I love taking care of women. Women are probably my favorite patients - I love doing obstetric care, well woman exams, elderly women with chronic health problems - I enjoy them all. I briefly considered Ob/Gyn as a specialty during med school but all the OB residents I interacted with seemed miserable, plus the surgical aspects of it were not as appealing to me. Not to mention the landmines that believers have to tiptoe around in the field. I didn't want to spend my whole career fighting battle after battle with the entire department I worked in. I am pro-life for many reasons, but one reason is that I believe that abortion is bad for women (to say nothing of their unborn children).
I recently had the opportunity to learn a new procedure, similar to a D&C, that can be done when someone has a miscarriage but doesn't pass the baby on their own. The good part about this procedure, though, is that it can be done in the office under local anesthesia and with oral pain meds as opposed to in an operating room. A faculty physician from MUSC came and did a workshop using the aspirators on papayas to show us how to do them. I expressed interest in spending some additional time learning this procedure and was contacted by someone from her department about setting up time to see it performed on actual patients in Charleston.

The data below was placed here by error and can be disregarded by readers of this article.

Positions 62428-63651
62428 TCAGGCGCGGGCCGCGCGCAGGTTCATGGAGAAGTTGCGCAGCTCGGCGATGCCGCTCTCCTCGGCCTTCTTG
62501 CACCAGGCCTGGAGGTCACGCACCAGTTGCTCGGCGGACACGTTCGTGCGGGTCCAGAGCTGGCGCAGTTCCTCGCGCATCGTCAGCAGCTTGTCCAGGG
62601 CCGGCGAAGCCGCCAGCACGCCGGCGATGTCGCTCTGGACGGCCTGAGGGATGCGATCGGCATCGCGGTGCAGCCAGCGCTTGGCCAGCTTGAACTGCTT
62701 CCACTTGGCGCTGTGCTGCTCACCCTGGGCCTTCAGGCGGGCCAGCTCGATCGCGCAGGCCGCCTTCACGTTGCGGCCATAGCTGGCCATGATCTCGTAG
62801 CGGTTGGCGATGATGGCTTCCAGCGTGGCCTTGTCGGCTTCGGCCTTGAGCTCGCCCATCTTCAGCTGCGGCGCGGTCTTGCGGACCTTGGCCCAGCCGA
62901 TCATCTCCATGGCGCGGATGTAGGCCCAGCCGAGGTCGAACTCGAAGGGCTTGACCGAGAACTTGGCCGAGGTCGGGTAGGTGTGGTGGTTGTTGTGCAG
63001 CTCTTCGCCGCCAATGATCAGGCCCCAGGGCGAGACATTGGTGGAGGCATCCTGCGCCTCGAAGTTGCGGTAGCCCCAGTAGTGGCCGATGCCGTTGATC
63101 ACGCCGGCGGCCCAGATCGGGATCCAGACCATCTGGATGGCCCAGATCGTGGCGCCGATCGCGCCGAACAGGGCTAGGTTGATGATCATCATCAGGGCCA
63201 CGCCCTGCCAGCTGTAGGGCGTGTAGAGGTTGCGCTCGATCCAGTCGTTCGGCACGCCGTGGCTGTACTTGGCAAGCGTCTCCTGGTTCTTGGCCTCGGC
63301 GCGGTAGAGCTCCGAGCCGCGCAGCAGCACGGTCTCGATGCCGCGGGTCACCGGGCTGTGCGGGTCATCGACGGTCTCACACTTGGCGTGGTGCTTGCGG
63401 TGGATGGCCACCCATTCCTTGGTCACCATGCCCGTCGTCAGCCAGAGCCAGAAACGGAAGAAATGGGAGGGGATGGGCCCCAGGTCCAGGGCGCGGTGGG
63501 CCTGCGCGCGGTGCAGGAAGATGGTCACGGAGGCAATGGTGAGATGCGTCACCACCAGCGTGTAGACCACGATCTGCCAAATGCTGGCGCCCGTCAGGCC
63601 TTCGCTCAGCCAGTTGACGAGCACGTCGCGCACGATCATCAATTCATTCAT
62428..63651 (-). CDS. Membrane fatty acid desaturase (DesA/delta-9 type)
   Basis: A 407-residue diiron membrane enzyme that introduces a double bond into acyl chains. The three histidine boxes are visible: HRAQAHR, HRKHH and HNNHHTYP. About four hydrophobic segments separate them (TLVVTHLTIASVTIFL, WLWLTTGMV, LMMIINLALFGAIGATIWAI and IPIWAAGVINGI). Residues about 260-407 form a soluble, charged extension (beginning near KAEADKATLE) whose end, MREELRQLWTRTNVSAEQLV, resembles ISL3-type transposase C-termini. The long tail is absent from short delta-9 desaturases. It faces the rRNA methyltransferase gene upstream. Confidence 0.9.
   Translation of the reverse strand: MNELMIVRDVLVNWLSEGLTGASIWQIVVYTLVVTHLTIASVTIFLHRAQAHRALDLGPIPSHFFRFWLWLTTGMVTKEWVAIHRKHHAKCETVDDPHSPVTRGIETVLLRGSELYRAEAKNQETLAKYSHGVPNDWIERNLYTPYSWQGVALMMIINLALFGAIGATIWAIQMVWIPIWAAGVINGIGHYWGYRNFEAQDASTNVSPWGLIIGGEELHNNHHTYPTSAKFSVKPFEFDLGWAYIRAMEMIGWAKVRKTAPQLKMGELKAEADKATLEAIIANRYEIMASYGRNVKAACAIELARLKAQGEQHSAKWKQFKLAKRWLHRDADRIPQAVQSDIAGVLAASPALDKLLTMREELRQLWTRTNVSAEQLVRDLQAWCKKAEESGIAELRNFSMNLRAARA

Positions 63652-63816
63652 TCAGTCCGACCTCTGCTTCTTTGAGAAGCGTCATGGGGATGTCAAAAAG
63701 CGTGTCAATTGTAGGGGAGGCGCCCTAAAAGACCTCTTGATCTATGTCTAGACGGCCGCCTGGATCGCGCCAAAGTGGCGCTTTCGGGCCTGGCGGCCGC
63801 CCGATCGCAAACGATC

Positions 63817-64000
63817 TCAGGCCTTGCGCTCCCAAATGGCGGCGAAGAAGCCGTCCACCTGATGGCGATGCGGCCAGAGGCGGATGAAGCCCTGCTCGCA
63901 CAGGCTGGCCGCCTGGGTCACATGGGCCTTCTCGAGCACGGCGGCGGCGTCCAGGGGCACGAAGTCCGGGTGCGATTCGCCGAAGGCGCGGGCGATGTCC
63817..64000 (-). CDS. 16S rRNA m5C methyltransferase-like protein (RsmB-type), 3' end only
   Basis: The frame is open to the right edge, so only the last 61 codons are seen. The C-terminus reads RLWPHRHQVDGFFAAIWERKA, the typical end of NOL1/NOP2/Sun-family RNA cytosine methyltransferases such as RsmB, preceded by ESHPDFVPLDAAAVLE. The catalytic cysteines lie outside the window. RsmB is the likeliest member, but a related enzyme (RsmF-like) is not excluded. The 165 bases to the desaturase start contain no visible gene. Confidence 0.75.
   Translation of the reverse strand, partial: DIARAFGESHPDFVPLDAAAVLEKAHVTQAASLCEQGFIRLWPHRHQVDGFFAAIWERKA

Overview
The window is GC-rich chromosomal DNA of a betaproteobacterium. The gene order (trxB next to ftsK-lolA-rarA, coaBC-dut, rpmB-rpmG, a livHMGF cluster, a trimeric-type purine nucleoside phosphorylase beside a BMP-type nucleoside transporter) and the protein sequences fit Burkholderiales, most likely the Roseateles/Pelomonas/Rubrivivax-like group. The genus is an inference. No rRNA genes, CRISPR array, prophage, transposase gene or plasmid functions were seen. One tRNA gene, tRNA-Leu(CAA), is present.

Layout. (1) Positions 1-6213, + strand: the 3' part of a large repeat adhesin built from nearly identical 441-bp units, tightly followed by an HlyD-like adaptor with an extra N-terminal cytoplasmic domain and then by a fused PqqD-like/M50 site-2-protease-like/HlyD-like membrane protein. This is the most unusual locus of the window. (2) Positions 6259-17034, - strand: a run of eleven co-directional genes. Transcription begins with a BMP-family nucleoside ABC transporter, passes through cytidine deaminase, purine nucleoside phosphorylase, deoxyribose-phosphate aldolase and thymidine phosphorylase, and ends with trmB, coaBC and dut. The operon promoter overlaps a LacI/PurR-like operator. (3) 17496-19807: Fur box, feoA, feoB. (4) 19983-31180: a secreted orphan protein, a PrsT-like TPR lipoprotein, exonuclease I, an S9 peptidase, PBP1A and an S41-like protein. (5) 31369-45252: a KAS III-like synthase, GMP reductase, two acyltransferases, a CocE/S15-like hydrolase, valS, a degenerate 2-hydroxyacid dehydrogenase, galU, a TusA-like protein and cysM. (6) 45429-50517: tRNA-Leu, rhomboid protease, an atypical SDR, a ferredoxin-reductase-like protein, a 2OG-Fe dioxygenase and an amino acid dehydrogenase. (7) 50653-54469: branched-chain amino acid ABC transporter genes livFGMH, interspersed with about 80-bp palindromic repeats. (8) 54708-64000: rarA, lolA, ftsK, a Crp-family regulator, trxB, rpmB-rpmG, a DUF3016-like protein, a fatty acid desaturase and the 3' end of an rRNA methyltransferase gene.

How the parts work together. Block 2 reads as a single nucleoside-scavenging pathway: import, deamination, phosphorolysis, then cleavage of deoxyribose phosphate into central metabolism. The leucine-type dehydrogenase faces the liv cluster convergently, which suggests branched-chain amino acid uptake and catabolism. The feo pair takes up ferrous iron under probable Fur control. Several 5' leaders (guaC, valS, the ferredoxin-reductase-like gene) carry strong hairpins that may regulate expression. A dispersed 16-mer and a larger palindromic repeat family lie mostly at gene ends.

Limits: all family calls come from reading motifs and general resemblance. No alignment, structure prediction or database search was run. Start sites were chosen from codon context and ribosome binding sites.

What is sad to me is that this same procedure is also (apparently) very, very frequently used in elective abortions. The coordinator for this project asked me if I'd want to spend some time at Planned Parenthood in Charleston where this procedure is performed frequently to make sure I got enough exposure to it. I politely, but explicitly, informed her that I could not, under any circumstance, participate in elective abortions.
That is the trouble with women's health - there are good procedures, like this one, that have valid uses, but that are also used for bad reasons. This makes me feel uncomfortable. Reading the email, I got sad to think of all those women having this procedure electively, ending the lives of their unborn babies. Part of me sometimes just wants to quit this whole women's health thing because then I wouldn't have to worry about or think through these issues anymore. And yet... this is what I love to do, and so I persist -- Thinking about the issues, thinking about what God tells me is right and wrong, and trying to gingerly walk the right path.